"It's stunning how quickly the movie's director, Joel Schumacher, is swallowed whole by the [Jerry] Bruckheimer take-my-breath-away technique, which is reiterated in every movie Mr. Bruckheimer has produced since 'Flashdance.' Mr. Schumacher's affection for his performers-perhaps his outstanding quality as a director (although it must be said that he often seems not to know what to do with them)-is banished to the shadows in this lighted-with-a-40-watt-bulb project...Mr. Hopkins deserves another Oscar for wrestling with bad lines ('The cold war's over. Terrorism, fanaticism is global.') without rolling his eyes so vigorously that they scrape the inside of his skull. ..'Bad Company,' like many of the nonpolitical terrorist-as-villain spectaculars that have been held back after Sept. 11, has the whiff of something gone stale. Though it may have sat on the shelf for a while, this project had gone bad long before it was released." --Elvis Mitchell, The New York Times

"To be sure, the movie was made before 9/11...but even before 9/11 it was clear that nuclear terrorism was a real possibility. While 'The Sum of all Fears' deals in a quasi-serious way with the subject (up until the astonishingly inappropriate ending), 'Bad Company' is more light-hearted. Ho, ho...The motive for blowing up New York is scarcely discussed...As for the theme of a nuclear device that might destroy New York, I have a feeling that after this generation of pre-9/11 movies plays out, we won't be seeing it much anymore. -Roger Ebert, Chicago Sun-Times

"What's funnier than a mouthy comedian paired with a more phlegmatic cop, crook, or other movie-size professional? For decades, black mouthy comedians have added racially charged laughs to standard odd-couple dynamics...Shrewd and unflummoxed even when undermined by the story's inherent stupidity, Rock is the patch of street smarts on which an even odder couple stand: Joel Schumacher directs with far less fetishism than he might have, while producer Jerry Bruckheimer kicks up only a fraction of the bull dust usually visible in his projects."-Lisa Schwarzbaum, Entertainment Weekly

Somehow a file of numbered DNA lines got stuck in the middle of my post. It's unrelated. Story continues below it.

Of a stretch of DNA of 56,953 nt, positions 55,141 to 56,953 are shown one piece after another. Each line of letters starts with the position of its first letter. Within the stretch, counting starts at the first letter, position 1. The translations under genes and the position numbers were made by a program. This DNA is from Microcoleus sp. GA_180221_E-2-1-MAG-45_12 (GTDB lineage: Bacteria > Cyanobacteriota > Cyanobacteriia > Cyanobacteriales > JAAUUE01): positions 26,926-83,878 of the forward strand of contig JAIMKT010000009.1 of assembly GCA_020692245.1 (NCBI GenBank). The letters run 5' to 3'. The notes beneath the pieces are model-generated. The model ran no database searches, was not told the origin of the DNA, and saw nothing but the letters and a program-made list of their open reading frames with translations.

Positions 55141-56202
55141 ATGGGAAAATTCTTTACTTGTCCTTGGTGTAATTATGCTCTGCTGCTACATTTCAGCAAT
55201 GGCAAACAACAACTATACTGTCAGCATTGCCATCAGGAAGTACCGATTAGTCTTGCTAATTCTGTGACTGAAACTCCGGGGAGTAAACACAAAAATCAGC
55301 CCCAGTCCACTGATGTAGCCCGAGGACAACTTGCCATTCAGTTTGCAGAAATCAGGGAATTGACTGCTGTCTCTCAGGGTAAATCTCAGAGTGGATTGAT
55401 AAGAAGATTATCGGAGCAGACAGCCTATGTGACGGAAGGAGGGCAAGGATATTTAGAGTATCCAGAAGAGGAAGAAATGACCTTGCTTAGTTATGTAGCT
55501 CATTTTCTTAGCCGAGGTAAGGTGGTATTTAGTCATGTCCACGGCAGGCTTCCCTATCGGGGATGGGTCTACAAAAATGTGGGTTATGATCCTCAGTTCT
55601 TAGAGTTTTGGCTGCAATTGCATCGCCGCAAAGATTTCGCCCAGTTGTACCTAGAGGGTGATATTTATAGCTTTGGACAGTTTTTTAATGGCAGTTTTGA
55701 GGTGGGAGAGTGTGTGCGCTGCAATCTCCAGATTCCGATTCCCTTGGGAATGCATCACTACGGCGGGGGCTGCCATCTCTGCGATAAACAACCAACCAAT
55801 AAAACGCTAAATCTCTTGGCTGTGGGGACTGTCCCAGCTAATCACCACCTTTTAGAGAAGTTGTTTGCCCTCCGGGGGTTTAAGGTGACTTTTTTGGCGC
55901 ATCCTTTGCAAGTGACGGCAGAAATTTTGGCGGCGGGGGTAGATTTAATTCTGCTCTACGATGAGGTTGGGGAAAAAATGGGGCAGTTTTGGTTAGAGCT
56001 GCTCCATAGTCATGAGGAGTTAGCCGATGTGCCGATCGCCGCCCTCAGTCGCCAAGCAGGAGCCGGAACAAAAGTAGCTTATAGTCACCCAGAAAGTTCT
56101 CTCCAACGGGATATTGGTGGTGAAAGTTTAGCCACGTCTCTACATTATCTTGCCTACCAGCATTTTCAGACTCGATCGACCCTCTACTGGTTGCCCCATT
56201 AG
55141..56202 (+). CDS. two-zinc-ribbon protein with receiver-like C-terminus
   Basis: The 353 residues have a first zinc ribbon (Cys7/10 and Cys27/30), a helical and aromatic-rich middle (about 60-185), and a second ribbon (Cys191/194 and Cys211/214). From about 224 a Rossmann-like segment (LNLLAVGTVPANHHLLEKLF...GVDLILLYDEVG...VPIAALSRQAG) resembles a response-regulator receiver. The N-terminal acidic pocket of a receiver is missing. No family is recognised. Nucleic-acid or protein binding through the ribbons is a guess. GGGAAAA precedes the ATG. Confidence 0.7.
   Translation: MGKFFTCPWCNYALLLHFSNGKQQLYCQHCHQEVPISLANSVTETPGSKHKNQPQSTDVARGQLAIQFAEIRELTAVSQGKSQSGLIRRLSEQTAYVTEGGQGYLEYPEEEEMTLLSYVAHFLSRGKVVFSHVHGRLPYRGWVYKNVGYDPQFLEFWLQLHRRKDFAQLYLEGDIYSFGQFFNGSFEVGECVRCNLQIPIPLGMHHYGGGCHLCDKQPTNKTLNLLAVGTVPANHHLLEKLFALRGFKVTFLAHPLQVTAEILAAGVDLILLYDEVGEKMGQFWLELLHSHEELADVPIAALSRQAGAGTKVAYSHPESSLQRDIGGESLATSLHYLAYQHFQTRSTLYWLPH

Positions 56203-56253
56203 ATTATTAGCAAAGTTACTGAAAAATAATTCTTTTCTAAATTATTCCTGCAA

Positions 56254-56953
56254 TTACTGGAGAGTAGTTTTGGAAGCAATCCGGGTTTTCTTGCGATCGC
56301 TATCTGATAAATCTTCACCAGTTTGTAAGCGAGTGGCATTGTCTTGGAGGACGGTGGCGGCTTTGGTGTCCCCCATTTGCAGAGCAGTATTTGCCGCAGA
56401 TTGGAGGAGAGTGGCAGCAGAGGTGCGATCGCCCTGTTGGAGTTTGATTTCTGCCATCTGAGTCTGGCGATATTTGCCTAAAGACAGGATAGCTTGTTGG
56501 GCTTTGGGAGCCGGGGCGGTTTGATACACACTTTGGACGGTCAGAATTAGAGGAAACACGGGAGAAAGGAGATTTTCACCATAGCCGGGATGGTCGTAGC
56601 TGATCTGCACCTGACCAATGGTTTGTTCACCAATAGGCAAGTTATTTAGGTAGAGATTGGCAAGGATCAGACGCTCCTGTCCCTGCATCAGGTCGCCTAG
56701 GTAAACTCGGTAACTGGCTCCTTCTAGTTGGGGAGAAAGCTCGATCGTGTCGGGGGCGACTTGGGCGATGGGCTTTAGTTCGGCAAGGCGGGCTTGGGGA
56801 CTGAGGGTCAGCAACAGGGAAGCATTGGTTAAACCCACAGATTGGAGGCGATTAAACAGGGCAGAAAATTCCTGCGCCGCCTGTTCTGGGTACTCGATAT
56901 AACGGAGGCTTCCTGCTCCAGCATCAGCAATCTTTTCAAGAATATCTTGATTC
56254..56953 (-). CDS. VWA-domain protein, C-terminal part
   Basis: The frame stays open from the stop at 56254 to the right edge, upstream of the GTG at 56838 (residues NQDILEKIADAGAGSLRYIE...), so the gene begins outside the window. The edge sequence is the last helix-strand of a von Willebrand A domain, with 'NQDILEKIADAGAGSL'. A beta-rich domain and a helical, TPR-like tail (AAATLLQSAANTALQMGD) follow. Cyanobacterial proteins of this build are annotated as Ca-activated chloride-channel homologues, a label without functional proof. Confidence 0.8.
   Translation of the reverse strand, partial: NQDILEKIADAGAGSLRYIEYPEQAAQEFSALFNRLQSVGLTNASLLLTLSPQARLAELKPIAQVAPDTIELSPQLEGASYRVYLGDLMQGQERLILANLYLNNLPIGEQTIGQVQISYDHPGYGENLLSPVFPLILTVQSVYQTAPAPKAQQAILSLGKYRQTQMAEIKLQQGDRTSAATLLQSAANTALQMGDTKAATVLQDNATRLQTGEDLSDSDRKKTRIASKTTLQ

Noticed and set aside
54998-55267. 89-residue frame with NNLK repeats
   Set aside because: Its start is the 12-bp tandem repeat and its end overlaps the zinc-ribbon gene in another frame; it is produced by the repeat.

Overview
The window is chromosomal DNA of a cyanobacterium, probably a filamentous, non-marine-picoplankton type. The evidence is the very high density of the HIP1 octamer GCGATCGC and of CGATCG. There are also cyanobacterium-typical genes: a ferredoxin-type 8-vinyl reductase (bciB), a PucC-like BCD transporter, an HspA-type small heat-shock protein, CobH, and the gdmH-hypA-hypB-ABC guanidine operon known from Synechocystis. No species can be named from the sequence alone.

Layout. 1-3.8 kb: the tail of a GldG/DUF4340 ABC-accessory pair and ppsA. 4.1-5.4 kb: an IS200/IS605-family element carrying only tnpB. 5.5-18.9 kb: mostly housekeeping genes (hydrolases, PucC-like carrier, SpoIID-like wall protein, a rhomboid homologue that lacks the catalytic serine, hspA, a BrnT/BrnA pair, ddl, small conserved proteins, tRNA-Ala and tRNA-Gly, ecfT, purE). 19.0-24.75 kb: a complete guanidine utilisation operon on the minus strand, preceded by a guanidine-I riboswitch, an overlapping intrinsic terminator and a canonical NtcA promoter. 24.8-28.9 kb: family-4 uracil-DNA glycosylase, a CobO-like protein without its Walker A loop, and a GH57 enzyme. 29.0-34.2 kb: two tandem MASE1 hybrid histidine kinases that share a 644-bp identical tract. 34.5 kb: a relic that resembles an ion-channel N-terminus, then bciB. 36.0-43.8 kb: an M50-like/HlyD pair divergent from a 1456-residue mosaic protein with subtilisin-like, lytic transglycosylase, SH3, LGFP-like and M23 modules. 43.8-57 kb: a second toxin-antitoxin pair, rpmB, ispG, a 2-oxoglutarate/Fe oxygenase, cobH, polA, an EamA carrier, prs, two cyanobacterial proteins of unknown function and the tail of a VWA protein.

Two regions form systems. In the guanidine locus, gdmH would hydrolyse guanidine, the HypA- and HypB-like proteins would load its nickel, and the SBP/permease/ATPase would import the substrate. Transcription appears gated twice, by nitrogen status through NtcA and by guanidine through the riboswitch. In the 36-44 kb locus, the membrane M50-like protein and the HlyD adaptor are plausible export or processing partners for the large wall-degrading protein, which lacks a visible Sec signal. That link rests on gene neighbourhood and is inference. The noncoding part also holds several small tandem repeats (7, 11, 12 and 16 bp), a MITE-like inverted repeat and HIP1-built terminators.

"...meandering bluster and bewildering car chases through the caverns of Manhattan in pursuit of terrorists ready to blow up the city with a portable nuclear bomb. Whether you care if they find them or not may depend on how much you've been able to withstand 'Bad Company's' sensory overload of firefights, vehicular mayhem, techno-cool swagger and enough bumptious contrivances to fill several seasons of daffy prime-time soaps...Hopkins squints, sneers and glides through his action-hero duties, chewing toothpicks and gum along with pieces of scenery...[Chris Rock] spends much of 'Bad Company' being jittery, dysfunctional and perpetually frightened in the manner of Mantan Moreland's Birmingham Brown roles in dozens of 1940s Charlie Chan movies...Moreland, as with most of his black comic peers of his era, had talents that far exceeded the roles he was offered. But they took such demeaning roles because, back then, Hollywood didn't give them any choice. Rock, given his clout in pop culture, does have a choice." -Gene Seymour, Newsday

"...Schumacher gives this movie as good, streamlined and fast-paced a ride as he can. But in the end, the director's stuck with a stinker of a premise, which returns to the now-cliched, white-guy-black-guy era of 'Beverly Hills Cop,' 'Trading Places' and '48 HRS.'
... 'Bad Company' (which Bruckheimer first started conceiving in the late 1980s) is still asking us to chuckle at that nutty dynamic between 'urban' wisecracking and chilly, white deadpan." --Desson Howe, The Washington Post